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dc.contributor.advisorWood, Jay
dc.contributor.advisorLandhuis, Erik
dc.contributor.authorMcMahon, Beth
dc.date.accessioned2021-11-04T22:13:47Z
dc.date.available2021-11-04T22:13:47Z
dc.date.copyright2021
dc.identifier.urihttp://hdl.handle.net/10292/14627
dc.description.abstractPrevious research suggests that perceiving a lack of control can result in various compensatory control strategies. This research has shown that one of the consequences of lack of control is magical thinking, which is the general belief that one’s thoughts or actions can affect magical forces and change outcomes. The present research aimed to examine the impact of a randomness prime on magical thinking. It also considered the role of two individual difference factors, desirability of control and intolerance of uncertainty, in moderating this relationship. Two hundred and ninety participants, recruited online, completed the study. They were asked to re-order 12 sentences, which had either negative connotations (e.g., words such as loss, vomit, etc.) or featured words related to randomness or loss of control (e.g., chaotic, mayhem, etc.). This was followed by the individual difference measures. Moderated regression analysis indicated that the randomness prime had little effect on magical thinking. In some analyses, however, when intolerance of uncertainty acted as a moderator, the negative prime resulted in higher levels of magical thinking. Desirability of control was not a significant moderator. This research’s failure to reproduce the findings of previous studies raises some questions regarding the effect of negative information on magical thinking, as well as the efficacy of priming randomness in this way.en_NZ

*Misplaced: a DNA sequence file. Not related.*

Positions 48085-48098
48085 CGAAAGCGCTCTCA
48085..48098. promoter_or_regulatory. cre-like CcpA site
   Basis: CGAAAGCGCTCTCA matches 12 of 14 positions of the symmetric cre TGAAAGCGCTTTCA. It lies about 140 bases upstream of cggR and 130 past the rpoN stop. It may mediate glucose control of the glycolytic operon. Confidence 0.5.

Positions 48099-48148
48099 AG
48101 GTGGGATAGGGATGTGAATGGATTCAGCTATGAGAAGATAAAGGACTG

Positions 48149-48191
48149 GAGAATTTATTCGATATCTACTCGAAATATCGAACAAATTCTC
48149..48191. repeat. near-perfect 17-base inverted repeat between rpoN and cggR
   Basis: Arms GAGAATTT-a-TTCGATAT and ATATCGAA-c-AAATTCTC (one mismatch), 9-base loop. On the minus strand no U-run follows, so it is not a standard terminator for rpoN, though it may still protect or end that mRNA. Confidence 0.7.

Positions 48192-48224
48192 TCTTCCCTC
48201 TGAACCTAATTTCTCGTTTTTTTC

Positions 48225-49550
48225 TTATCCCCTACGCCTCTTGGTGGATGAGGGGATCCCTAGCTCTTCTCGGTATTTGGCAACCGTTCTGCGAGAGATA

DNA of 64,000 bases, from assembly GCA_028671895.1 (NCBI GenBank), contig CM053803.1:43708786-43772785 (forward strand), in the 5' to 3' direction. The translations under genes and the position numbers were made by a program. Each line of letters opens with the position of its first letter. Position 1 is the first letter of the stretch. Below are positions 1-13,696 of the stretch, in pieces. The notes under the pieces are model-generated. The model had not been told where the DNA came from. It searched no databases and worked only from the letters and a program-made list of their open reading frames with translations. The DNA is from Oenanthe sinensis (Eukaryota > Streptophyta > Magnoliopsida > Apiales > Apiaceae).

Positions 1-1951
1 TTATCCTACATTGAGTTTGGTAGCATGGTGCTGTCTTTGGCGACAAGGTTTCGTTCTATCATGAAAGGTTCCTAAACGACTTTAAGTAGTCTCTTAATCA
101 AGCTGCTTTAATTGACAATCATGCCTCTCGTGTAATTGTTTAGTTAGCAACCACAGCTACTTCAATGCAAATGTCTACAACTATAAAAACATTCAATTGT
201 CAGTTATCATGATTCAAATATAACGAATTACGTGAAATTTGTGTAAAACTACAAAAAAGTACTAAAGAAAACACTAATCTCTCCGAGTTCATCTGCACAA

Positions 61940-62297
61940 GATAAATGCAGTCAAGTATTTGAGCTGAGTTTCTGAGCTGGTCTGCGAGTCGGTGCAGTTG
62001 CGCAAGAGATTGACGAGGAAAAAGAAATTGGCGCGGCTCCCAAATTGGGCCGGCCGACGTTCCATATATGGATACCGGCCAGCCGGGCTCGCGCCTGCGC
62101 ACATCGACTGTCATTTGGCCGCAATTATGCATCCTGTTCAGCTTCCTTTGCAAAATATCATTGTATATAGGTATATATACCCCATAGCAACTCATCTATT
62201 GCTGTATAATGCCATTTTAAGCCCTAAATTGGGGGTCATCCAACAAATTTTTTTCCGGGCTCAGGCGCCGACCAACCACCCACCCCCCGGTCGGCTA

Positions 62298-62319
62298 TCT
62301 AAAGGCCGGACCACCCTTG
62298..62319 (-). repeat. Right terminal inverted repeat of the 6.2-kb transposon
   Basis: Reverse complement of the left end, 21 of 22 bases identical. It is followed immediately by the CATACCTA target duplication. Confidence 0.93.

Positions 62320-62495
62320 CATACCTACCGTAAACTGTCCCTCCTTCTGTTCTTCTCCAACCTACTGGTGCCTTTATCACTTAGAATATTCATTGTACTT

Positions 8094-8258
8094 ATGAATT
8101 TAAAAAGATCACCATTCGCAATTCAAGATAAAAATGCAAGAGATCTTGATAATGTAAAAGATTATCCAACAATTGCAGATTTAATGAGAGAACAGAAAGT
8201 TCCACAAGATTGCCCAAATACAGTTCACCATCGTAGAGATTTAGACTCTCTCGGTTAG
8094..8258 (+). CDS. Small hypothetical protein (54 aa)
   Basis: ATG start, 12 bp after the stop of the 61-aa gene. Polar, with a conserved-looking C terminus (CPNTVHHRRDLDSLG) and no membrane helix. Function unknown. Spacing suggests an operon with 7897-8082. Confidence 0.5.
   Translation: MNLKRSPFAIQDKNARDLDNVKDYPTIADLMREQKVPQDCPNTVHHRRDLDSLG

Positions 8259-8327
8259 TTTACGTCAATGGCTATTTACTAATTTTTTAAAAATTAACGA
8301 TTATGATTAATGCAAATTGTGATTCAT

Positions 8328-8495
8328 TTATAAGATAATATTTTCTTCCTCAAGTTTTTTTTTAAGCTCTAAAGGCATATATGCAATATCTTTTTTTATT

dc.language.isoenen_NZ
dc.publisherAuckland University of Technology
dc.subjectMagical thinkingen_NZ
dc.subjectCompensatory controlen_NZ
dc.subjectSupernatural beliefsen_NZ
dc.subjectRandomnessen_NZ
dc.subjectDesirability of controlen_NZ
dc.subjectIntolerance of uncertaintyen_NZ
dc.titleDo Perceptions of Control and Uncertainty Predict Supernatural Beliefs?en_NZ
dc.typeThesisen_NZ
thesis.degree.grantorAuckland University of Technology
thesis.degree.levelMasters Theses
thesis.degree.nameMaster of Arts in Social Sciencesen_NZ
dc.rights.accessrightsOpenAccess
dc.date.updated2021-11-04T10:10:35Z


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